What Is Premises Liability?
Basically, “premises liability” refers to whether the owner of a property is responsible if you hurt yourself while on that property. Depending on the specific circumstances, the owner could be entirely responsible for all of the injuries you experienced while on the property. (1)
Common Premises Liability Cases
If a property owner creates or allows a dangerous condition to exist, you may be able to file a lawsuit requesting compensation for any injuries you suffered while on that property.
Although specific laws vary by state, certain types of injuries are treated similarly:
- Slip and fall — You trip and get injured while entering or being in a place of business. Or you slip and fall on a slick floor or patch of black ice on a sidewalk or in a parking lot. Because the owner of the property failed to take reasonable precautions to ensure your safety, that owner is liable for your injury. (2)
- Swimming pool accidents — Swimming pool accidents can range from slipping and falling to diving, getting electrocuted, drowning, and being exposed to toxic chemicals or harmed by a pool’s drain.
- Inadequate maintenance of property — Property owners are required by law to inspect and maintain their properties. They are also expected to warn “foreseeable users” about potential dangers. These responsibilities are part of land ownership, whether business or residential. (3)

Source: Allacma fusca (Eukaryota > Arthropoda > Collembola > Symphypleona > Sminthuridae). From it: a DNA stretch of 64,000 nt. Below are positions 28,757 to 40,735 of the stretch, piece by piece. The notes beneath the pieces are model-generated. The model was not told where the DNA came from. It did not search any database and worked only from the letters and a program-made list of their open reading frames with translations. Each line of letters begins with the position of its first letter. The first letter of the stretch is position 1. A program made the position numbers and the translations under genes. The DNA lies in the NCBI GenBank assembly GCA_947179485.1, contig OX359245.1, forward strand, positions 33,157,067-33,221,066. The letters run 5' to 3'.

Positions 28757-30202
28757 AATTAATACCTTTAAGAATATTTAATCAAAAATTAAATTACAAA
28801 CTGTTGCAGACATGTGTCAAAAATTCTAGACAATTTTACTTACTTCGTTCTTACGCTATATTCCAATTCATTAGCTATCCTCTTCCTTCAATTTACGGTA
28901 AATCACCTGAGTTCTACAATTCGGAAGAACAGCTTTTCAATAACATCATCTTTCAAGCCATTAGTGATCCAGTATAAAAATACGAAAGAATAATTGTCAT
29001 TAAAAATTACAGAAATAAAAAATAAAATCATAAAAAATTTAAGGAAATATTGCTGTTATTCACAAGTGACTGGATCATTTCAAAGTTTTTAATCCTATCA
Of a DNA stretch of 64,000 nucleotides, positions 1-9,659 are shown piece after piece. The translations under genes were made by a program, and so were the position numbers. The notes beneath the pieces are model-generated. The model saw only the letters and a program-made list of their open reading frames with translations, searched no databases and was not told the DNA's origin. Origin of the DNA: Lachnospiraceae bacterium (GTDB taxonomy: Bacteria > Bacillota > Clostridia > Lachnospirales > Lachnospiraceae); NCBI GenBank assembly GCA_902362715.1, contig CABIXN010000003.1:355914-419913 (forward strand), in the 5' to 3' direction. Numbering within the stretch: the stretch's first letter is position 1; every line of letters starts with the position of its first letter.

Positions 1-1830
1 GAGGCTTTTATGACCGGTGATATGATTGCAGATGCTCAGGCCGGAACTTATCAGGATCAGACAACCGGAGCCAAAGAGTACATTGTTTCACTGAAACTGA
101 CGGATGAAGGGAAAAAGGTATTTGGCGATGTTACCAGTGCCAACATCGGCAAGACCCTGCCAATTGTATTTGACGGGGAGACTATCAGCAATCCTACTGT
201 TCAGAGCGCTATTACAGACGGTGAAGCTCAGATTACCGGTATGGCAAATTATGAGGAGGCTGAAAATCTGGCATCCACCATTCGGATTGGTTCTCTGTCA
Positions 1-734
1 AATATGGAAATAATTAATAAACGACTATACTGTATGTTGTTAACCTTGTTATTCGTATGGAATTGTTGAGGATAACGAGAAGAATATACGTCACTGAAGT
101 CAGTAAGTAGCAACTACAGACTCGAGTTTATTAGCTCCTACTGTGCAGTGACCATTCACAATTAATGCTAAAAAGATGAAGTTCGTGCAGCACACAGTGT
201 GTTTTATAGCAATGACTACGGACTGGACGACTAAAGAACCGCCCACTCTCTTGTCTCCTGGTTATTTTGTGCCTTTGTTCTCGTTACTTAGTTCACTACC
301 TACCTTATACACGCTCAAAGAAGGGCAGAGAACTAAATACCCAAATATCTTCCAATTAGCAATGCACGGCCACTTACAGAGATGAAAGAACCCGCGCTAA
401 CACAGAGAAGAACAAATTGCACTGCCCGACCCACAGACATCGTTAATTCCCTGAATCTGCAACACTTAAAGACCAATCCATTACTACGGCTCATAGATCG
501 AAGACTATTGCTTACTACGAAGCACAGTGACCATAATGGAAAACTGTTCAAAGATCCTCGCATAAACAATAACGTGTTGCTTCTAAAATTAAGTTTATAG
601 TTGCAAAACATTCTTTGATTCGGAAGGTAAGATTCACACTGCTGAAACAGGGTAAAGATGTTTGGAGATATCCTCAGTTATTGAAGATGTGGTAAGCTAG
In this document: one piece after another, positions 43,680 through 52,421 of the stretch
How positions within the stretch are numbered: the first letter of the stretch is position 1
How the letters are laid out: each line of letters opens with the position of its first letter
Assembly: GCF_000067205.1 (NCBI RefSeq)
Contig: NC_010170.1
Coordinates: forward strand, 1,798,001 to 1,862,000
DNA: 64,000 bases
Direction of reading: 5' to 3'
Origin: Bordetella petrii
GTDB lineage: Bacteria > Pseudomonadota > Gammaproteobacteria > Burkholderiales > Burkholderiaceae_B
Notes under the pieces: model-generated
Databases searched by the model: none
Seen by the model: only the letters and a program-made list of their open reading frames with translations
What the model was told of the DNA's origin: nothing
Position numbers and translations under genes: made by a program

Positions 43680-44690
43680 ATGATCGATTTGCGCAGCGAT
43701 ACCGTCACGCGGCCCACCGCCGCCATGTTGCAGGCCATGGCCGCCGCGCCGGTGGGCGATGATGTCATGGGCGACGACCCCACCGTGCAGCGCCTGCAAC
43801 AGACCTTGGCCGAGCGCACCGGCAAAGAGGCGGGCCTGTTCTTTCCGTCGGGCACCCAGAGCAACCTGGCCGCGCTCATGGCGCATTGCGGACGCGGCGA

- Dog bites — States have liability laws requiring dog owners to take reasonable measures to prevent their dogs from biting and injuring people.
- Broken stairs and railings — As mandated by law, property owners are required to inspect and maintain their property. This includes repairing broken stairs and railings, or warning users of potential dangers. (4)
Duty of Care
Duty of care is a legal principle evaluating use. It determines if someone acted “as a reasonably prudent person in their position would.” (5)
When it comes to premises liability, a judge considers whether the business or homeowner took reasonable measures to ensure their customers, visitors, or guests would be safe on their property. If not, the property owner may be responsible and have to pay for your injuries.
Property Owner’s Duty of Care